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Robinson plantation

It was Christmas so the house was decorated but I was more interested in the history of the homes.

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The house was really crowded because everyone wanted to see inside this iconic home.

If you ever get the chance to visit our little adopted county, the people of San Jacinto County will welcome you, too.  it is a beautiful, hilly little county full of history, great people, and a great lake.

We are lucky folks.

Thanks for reading about my adopted home.

Karen

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Why You Gotta Be So Mean? My Thoughts on Blog Bullies

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An Incident recently made my blood boil, and when my blood boils, I get to tell you what I think.  Today I am going to tell you what I think about Blog Bullies.

I dislike them.

A blog bully is some who uses the comment section of a blog to tear into someone, put them down, attack their homes and family. Just like any bully, they get their joy making others feel bad.

On the site Apartment Therapy, Dana Tucker did a home tour. People, this lady opened up her home for you to look at. She cleaned, staged, photographed, and took the time to respond to questions.

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Apartment Therapy Home Tour
She did not deserve what she got from a select few.

Here are a few pictures of the comments.

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I have seen this before.  Bullies.  They smell blood in the water. It only takes one to bring out all the others.  It used to be the playground, now it is the internet.  Mean girls.  Ever have to deal with them yourself?  I have.

I don’t blog for a living.  I don’t know Dana Tucker, I have no affiliation with Apartment Therapy, I am not a designer who decorates homes for a living.  I blog because I like sharing what my husband and I do to our home, our experimentation with furniture, and our roadside finds.  I also don’t publish the comments of bullies on my site.  If you write a comment on my blog, I have it set so that I can filter out hurtful words. And I don’t apologize for not publishing mean words. One comment or told me once that nothing I do is any good and I should give up. Guess what? I didn’t publish the comment.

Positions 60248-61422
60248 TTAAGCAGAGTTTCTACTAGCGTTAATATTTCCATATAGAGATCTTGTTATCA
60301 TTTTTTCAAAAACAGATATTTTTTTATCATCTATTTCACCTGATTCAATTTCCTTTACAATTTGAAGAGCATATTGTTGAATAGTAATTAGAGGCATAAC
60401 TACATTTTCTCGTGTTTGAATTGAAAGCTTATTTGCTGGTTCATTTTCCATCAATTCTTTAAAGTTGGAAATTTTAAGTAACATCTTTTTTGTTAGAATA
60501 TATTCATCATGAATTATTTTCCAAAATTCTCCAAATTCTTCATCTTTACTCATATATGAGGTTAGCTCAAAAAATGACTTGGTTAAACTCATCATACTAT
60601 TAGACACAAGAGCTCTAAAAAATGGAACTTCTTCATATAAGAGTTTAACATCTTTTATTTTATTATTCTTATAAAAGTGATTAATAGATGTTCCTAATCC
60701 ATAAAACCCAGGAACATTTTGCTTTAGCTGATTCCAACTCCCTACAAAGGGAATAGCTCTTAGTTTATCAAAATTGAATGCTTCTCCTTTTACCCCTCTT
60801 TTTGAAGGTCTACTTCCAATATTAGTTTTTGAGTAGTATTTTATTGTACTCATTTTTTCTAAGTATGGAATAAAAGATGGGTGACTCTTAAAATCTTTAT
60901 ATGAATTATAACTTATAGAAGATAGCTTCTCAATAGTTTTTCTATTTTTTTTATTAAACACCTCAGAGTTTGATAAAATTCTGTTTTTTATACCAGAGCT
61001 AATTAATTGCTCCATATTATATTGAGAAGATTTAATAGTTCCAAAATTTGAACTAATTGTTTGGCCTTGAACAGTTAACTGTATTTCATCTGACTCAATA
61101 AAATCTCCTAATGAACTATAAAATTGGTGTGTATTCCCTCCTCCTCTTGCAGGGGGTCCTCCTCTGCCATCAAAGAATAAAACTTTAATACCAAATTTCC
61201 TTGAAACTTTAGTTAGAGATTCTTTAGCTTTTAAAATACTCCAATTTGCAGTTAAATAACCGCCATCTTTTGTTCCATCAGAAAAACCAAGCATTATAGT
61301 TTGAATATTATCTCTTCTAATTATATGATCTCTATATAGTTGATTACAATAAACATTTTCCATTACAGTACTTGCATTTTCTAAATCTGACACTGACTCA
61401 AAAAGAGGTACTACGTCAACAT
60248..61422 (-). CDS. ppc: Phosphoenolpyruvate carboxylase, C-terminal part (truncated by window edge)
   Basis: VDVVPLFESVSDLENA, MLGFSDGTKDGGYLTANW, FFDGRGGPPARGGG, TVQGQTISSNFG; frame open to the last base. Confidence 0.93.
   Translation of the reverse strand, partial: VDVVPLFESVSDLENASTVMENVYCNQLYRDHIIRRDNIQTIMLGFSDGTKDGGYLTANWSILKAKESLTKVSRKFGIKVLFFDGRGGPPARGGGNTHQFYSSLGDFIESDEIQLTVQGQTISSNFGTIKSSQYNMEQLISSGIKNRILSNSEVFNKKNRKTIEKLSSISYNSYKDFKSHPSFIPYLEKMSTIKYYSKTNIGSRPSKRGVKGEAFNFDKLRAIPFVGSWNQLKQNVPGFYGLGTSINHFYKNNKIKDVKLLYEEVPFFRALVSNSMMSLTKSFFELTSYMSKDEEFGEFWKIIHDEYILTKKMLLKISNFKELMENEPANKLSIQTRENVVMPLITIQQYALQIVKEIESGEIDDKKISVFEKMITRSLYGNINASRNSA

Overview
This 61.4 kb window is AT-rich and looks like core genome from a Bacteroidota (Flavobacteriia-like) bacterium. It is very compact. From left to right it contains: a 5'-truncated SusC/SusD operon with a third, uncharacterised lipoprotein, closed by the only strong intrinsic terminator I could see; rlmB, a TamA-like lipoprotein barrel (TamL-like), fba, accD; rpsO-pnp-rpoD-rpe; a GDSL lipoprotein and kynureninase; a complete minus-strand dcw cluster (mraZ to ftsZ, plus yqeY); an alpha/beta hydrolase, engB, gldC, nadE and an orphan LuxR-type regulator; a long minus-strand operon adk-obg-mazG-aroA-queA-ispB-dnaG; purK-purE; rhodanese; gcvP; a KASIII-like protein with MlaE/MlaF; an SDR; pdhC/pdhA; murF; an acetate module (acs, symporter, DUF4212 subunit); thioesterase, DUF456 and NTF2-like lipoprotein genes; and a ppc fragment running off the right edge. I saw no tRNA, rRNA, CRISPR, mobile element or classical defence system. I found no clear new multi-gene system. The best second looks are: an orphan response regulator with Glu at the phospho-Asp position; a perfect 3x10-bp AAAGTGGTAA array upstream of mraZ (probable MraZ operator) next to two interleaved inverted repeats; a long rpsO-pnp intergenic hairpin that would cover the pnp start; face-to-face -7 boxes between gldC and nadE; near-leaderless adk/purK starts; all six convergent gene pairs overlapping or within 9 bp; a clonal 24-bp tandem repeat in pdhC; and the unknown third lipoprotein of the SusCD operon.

According to what I read, the most offensive comments about Dana and her house were removed but there were definitely some comments left that crossed the line in my mind.

One responder called the color of the door putrid. Did that comment need to be made?

I welcome hearing from you. I welcome suggestions. I am even okay with being told that what I do wouldn’t work in your home. Variety is the spice of life. One example is that I am not crazy about super modern furnishings but I appreciate that they are beautiful in the right home.

As blog readers I am going ask you to speak up when you see bullies posting .

Do you feel me climbing down off my soap box? Thank you for being patient with me when I am “stirred up.”

I hope you all have a wonderful day.

Thank you for taking the time to read what I write. It means more to me than you will ever know.

Blessings,

Karen

Santa Fe Color

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I know it is December and I should be writing about Christmas, but I just got back from Santa Fe and being the oversharer that I am, I wanted to share Santa Fe with you.

If you haven’t been to Santa Fe, New Mexico, I would suggest you add it to your bucket list.  It is a unique and quirky little city with an artsy style like no other.  Back in the 1950’s the city decided that what they had was special and enacted laws to preserve the look, size, and feel of this desert mountain oasis.

The buildings are almost all brown and a form of Adobe style. (Only grandfathered buildings are not Adobe and brown.). I stay lost when I am there because there aren’t the usual landmarks. (There are five shades of brown allowed for buildings.)  The Santa Fe color comes out in the trim, the textiles, the pottery, and the plants around the homes and businesses.

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I realized this week that even though I don’t have Santa Fe style in design I am drawn to Santa Fe colors. I love the turquoise, teal, red, orange, brown, and cream colors. They soothe me and make me feel at home.

Here are a few shots taken on my iPhone. No camera this trip. I was working and a camera bag didn’t make the cut.

 

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Outdoor art is everywhere.  I really like this wind park.

Enjoy a few shots from outdoor  vendors.  You can really see the colors come through here.  Once again, sorry about the photo quality.

 

 

 

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The colors are vibrant and full of life.  My favorite place to shop is the market square.  All the vendors are native Americans who hand make the items.  Their work is beautiful and the stories are even better.

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I also like how the rustic wood plays against the bright colors.

 

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Santa fe street

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Here are a few pieces I have done that have that Santa Fe color scheme:

close up of turquoisedresser

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twin bed bench

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I love the bright colors on a cold day.

Thank you for taking the time to read my blog.  I hope you have a wonderful day,

 

Blessings,

 

Karen